Kosuke Yamada | Ryohei Sasano | Koichi Takeda
Findings of the Association for Computational Linguistics: ACL-IJCNLP 2021

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Self-Guided Curriculum Learning for Neural Machine Translation
Lei Zhou | Liang Ding | Kevin Duh | Shinji Watanabe | Ryohei Sasano | Koichi Takeda
Proceedings of the 18th International Conference on Spoken Language Translation (IWSLT 2021)

In supervised learning, a well-trained model should be able to recover ground truth accurately, i.e. the predicted labels are expected to resemble the ground truth labels as much as possible. Inspired by this, we formulate a difficulty criterion based on the recovery degrees of training examples. Motivated by the intuition that after skimming through the training corpus, the neural machine translation (NMT) model “knows” how to schedule a suitable curriculum according to learning difficulty, we propose a self-guided curriculum learning strategy that encourages the NMT model to learn from easy to hard on the basis of recovery degrees. Specifically, we adopt sentence-level BLEU score as the proxy of recovery degree. Experimental results on translation benchmarks including WMT14 English-German and WMT17 Chinese-English demonstrate that our proposed method considerably improves the recovery degree, thus consistently improving the translation performance.

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Transformer-based Lexically Constrained Headline Generation
Kosuke Yamada | Yuta Hitomi | Hideaki Tamori | Ryohei Sasano | Naoaki Okazaki | Kentaro Inui | Koichi Takeda
Proceedings of the 2021 Conference on Empirical Methods in Natural Language Processing

This paper explores a variant of automatic headline generation methods, where a generated headline is required to include a given phrase such as a company or a product name. Previous methods using Transformer-based models generate a headline including a given phrase by providing the encoder with additional information corresponding to the given phrase. However, these methods cannot always include the phrase in the generated headline. Inspired by previous RNN-based methods generating token sequences in backward and forward directions from the given phrase, we propose a simple Transformer-based method that guarantees to include the given phrase in the high-quality generated headline. We also consider a new headline generation strategy that takes advantage of the controllable generation order of Transformer. Our experiments with the Japanese News Corpus demonstrate that our methods, which are guaranteed to include the phrase in the generated headline, achieve ROUGE scores comparable to previous Transformer-based methods. We also show that our generation strategy performs better than previous strategies.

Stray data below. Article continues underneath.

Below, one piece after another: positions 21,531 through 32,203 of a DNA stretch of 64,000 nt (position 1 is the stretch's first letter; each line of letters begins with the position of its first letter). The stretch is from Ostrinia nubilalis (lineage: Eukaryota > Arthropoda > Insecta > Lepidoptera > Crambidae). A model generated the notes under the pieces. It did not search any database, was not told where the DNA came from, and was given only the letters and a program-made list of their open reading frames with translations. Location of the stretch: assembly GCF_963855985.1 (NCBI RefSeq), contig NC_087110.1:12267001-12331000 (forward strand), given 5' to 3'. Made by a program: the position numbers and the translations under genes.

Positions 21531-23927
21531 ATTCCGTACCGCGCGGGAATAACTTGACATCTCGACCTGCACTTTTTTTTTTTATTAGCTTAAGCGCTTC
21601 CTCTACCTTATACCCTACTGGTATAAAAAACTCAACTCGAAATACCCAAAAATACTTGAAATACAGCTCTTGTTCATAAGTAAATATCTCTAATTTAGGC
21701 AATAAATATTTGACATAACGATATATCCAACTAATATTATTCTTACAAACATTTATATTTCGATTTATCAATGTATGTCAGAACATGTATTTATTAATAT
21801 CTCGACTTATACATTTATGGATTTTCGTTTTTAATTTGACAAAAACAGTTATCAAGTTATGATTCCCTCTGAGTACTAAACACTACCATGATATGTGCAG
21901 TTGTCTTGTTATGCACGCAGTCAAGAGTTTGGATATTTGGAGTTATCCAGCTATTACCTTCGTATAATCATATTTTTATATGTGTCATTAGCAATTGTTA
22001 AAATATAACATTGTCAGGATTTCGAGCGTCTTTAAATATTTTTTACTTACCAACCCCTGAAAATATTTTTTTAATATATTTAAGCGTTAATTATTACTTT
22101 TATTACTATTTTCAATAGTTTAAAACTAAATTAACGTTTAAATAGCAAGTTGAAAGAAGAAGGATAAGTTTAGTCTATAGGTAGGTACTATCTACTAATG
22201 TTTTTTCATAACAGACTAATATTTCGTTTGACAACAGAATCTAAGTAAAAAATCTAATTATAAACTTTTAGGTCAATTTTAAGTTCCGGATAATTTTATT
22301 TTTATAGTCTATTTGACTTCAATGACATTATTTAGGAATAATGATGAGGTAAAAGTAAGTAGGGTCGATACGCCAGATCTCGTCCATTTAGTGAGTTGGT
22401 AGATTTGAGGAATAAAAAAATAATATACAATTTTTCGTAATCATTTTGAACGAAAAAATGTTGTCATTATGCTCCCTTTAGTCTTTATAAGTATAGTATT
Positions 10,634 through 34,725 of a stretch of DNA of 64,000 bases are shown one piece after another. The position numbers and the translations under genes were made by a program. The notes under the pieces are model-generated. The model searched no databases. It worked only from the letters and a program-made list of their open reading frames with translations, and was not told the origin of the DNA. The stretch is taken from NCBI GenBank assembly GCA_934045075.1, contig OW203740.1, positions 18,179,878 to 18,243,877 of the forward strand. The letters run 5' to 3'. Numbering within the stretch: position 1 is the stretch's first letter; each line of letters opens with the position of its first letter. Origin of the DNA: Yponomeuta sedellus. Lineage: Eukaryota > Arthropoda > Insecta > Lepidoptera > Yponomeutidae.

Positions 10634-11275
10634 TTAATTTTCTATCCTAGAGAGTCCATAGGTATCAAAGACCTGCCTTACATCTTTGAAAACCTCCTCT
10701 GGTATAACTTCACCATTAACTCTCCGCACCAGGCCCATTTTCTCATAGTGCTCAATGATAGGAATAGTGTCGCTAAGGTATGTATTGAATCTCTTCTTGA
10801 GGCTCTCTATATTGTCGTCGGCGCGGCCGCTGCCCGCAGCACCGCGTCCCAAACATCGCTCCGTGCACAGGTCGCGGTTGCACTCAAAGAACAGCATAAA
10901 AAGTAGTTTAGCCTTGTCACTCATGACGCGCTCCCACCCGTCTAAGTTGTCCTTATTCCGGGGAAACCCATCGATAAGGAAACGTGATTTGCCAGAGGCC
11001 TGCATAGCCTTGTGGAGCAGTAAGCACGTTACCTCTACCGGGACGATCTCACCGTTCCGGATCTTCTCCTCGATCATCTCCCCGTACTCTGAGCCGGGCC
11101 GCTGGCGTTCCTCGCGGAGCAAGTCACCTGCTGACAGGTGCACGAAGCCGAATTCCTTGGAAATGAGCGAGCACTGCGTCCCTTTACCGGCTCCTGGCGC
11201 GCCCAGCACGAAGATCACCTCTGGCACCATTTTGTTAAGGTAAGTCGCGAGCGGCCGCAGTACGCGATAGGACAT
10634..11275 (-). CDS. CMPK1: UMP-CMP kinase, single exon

2020

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Investigating Word-Class Distributions in Word Vector Spaces
Ryohei Sasano | Anna Korhonen
Proceedings of the 58th Annual Meeting of the Association for Computational Linguistics

This paper presents an investigation on the distribution of word vectors belonging to a certain word class in a pre-trained word vector space. To this end, we made several assumptions about the distribution, modeled the distribution accordingly, and validated each assumption by comparing the goodness of each model. Specifically, we considered two types of word classes – the semantic class of direct objects of a verb and the semantic class in a thesaurus – and tried to build models that properly estimate how likely it is that a word in the vector space is a member of a given word class. Our results on selectional preference and WordNet datasets show that the centroid-based model will fail to achieve good enough performance, the geometry of the distribution and the existence of subgroups will have limited impact, and also the negative instances need to be considered for adequate modeling of the distribution. We further investigated the relationship between the scores calculated by each model and the degree of membership and found that discriminative learning-based models are best in finding the boundaries of a class, while models based on the offset between positive and negative instances perform best in determining the degree of membership.

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Development of a Medical Incident Report Corpus with Intention and Factuality Annotation
Hongkuan Zhang | Ryohei Sasano | Koichi Takeda | Zoie Shui-Yee Wong
Proceedings of the 12th Language Resources and Evaluation Conference

Medical incident reports (MIRs) are documents that record what happened in a medical incident. A typical MIR consists of two sections: a structured categorical part and an unstructured text part. Most texts in MIRs describe what medication was intended to be given and what was actually given, because what happened in an incident is largely due to discrepancies between intended and actual medications. Recognizing the intention of clinicians and the factuality of medication is essential to understand the causes of medical incidents and avoid similar incidents in the future. Therefore, we are developing an MIR corpus with annotation of intention and factuality as well as of medication entities and their relations. In this paper, we present our annotation scheme with respect to the definition of medication entities that we take into account, the method to annotate the relations between entities, and the details of the intention and factuality annotation. We then report the annotated corpus consisting of 349 Japanese medical incident reports.